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New Papers Assassin



A few more snuck in since I posted earlier...



Vullo, R., Buscalioni, A.D., Marugán-Lobón, J., and Moratalla, J.J. 2009. First 
pterosaur remains from the Early Cretaceous Geological Magazine 146(6):931-936. 
doi: 10.1017/S0016756809990525.

ABSTRACT: Pterosaur teeth from the Early Cretaceous Lagerstätte of Las Hoyas 
(Spain) are described. We reassess the track from this site previously ascribed 
to a pterosaur, concluding that it is a theropod footprint. The teeth belong to 
two pterodactyloid taxa: a basal Istiodactylidae similar to Haopterus and an 
indeterminate Ornithocheiridae. From a palaeoecological point of view, the 
occurrence of such pterosaurs in the freshwater wetland palaeobiota of Las 
Hoyas strengthens the evidence of the similarity of this Spanish locality to 
the famous Early Cretaceous Lagerstätten of Liaoning in China.





Hinić-Frlog, S., and Motani, R. 2009. Relationship between osteology and 
aquatic locomotion in birds: determining modes of locomotion in extinct 
Ornithurae. Journal of Evolutionary Biology. doi: 
10.1111/j.1420-9101.2009.01909.x.

ABSTRACT: The evolutionary history of aquatic invasion in birds would be 
incomplete without incorporation of extinct species. We show that aquatic 
affinities in fossil birds can be inferred by multivariate analysis of skeletal 
features and locomotion of 245 species of extant birds. Regularized 
discriminant analyses revealed that measurements of appendicular skeletons 
successfully separated diving birds from surface swimmers and flyers, while 
also discriminating among different underwater modes of swimming. The high 
accuracy of this method allows detection of skeletal characteristics that are 
indicative of aquatic locomotion and inference of such locomotion in bird 
species with insufficient behavioural information. Statistical predictions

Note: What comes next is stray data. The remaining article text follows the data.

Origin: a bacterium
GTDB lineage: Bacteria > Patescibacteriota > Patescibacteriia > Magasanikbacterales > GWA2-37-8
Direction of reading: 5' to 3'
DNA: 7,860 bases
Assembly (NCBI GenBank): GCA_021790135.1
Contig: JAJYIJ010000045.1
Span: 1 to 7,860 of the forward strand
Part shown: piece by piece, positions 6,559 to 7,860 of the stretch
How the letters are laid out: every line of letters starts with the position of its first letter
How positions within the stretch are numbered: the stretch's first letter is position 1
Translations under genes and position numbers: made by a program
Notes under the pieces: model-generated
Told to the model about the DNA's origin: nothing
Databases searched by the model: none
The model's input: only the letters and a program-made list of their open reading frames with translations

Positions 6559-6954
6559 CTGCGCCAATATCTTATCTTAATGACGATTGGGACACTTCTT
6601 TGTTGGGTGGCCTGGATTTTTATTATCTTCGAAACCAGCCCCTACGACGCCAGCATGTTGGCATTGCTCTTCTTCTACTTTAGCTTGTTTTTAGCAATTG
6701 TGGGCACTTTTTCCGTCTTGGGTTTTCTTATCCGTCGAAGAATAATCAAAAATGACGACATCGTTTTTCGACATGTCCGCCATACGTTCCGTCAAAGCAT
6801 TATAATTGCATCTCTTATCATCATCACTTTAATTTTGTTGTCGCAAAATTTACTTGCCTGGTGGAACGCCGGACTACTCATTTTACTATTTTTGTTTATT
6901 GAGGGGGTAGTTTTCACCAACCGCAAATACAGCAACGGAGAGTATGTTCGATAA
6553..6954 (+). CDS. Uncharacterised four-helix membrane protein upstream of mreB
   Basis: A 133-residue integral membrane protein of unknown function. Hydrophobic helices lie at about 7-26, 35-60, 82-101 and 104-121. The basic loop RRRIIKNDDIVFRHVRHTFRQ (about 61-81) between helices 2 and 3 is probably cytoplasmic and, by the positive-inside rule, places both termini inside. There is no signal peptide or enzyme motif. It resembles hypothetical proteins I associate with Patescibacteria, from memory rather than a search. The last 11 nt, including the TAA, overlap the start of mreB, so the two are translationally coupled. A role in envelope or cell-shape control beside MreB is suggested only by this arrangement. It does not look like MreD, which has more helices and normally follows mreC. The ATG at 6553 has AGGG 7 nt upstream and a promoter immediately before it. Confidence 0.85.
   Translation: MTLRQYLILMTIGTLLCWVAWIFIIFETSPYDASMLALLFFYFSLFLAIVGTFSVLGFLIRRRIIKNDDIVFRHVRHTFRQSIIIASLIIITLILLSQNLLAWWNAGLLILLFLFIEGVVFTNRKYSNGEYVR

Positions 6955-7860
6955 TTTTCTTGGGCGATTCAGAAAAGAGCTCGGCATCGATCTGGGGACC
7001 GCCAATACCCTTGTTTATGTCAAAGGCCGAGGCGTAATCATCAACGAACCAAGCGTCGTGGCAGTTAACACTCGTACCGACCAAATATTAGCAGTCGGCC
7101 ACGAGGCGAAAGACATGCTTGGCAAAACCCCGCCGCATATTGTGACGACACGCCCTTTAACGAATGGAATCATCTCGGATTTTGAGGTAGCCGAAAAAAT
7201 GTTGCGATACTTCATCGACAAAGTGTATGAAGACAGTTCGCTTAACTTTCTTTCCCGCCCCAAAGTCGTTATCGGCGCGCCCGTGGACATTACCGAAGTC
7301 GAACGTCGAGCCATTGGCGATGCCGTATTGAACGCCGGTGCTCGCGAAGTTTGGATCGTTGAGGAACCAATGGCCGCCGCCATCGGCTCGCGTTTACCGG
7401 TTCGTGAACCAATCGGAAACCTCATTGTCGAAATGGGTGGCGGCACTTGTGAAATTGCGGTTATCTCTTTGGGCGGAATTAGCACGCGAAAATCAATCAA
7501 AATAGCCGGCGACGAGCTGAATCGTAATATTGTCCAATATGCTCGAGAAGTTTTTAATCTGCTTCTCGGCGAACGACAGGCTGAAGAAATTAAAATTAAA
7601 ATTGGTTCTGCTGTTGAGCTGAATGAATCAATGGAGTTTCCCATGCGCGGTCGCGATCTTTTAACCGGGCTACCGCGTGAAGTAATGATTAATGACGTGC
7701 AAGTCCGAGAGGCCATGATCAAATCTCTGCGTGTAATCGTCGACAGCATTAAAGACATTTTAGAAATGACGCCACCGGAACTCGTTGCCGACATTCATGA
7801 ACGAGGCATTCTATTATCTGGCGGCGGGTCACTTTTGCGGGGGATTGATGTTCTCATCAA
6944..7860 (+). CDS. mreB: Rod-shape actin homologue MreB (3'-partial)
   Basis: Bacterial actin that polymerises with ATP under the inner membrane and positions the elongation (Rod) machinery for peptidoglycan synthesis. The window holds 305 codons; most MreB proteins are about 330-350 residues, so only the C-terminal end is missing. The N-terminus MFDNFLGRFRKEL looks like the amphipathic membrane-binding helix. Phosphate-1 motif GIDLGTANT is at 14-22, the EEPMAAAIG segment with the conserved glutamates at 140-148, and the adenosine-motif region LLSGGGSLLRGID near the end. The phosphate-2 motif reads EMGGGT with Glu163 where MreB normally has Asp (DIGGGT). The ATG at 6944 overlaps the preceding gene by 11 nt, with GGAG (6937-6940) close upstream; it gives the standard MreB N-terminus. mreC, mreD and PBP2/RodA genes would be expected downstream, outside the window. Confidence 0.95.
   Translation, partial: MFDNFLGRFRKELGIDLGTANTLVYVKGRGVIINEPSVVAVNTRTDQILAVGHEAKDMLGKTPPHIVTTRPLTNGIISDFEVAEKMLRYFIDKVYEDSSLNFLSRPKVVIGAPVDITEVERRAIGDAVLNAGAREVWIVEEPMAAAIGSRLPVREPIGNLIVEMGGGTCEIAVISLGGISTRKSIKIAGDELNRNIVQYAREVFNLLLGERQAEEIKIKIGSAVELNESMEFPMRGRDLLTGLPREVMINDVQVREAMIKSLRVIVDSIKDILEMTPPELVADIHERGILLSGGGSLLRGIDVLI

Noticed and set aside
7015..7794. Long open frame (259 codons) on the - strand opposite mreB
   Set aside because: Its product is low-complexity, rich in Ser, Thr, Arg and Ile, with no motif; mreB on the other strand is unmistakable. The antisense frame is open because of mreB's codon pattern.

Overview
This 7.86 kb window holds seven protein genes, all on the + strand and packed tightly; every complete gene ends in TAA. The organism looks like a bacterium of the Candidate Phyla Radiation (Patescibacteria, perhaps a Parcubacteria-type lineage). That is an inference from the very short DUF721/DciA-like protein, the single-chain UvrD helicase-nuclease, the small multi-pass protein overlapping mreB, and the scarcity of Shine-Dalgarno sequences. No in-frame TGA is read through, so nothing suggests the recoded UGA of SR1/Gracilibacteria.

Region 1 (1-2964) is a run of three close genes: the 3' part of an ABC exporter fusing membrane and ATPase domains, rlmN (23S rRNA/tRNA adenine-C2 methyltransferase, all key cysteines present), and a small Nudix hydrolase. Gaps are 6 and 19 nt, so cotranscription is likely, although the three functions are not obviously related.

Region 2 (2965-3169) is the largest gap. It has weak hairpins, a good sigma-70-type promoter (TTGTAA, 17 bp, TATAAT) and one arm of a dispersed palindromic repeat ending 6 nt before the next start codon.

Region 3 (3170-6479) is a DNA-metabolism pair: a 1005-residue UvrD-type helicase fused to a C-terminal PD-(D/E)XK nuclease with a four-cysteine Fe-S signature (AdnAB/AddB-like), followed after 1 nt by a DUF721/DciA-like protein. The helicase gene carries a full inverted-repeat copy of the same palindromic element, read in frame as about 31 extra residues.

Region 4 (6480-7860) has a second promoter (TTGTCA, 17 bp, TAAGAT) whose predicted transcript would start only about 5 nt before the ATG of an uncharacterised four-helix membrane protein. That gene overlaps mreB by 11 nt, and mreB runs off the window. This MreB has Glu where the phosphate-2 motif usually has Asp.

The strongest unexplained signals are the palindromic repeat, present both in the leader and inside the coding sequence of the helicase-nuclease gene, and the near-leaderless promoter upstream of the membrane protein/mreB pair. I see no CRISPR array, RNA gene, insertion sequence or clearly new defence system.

based on the analyses confirm qualitative assessments for both foot-propelled 
(Hesperornithiformes) and wing-propelled (Copepteryx) underwater locomotion in 
fossil birds. This is the first quantitative inference of underwater modes of 
swimming in fossil birds, enabling future studies of locomotion in extinct 
birds and evolutionary transitions among locomotor modes in avian lineage.






Lyson, T.R., and Joyce, W.G. 2009. A revision of Plesiobaena     (Testudines: 
Baenidae) and an assessment of baenid ecology across the K/T boundary. Journal 
of Paleontology 83(6):833-853. doi: 10.1666/09-035.1.

ABSTRACT: Over the course of the last two decades, the baenid taxon Plesiobaena 
has typically been thought to consist of two named species, Plesiobaena antiqua 
(Campanian) and Plesiobaena putorius (Paleocene), along with an unnamed species 
from the Maastrichtian, but the interrelationship of these three taxa was never 
explored in an explicit phylogenetic context. Herein we present or re-describe 
a number of relevant specimens and provide a cladistic analysis of Baenidae 
using species only as terminal taxa. The phylogenetic analysis clearly reveals 
that Plesiobaena in the traditional sense is a paraphyletic assemblage relative 
to the clade formed by Gamerabaena sonsalla and Palatobaena spp., thus 
demanding some nomenclatural adjustments. In particular, Plesiobaena putorius 
is moved to a new genus, Cedrobaena, and the unnamed taxon from the 
Maastrichtian is formally named Peckemys brinkman. Many of the new Cedrobaena 
putorius and Peckemys brinkman specimens described herein were found at the 
Turtle Graveyard locality in Slope County, North Dakota, along with four other 
turtle taxa, increasing the turtle diversity of this locality to at least six 
taxa. Although this indicates that Turtle Graveyard is the world's most diverse 
fossil turtle thanatocoenosis, a comparable diversity is found in modern river 
systems in the southeastern United States today. Our phylogenetic analysis 
indicates that seven out of nine latest Cretaceous baenid turtle lineages 
survived into the Paleocene, four of which are interpreted as being durophagous.




~~~~~~~~~~~~~~~~~~~~~~~~~~~~~
Jerry D. Harris
Director of Paleontology
Dixie State College
Science Building
225 South 700 East
St. George, UT  84770   USA
Phone: (435) 652-7758
Fax: (435) 656-4022
E-mail: jharris@dixie.edu
 and     dinogami@gmail.com
http://cactus.dixie.edu/jharris/


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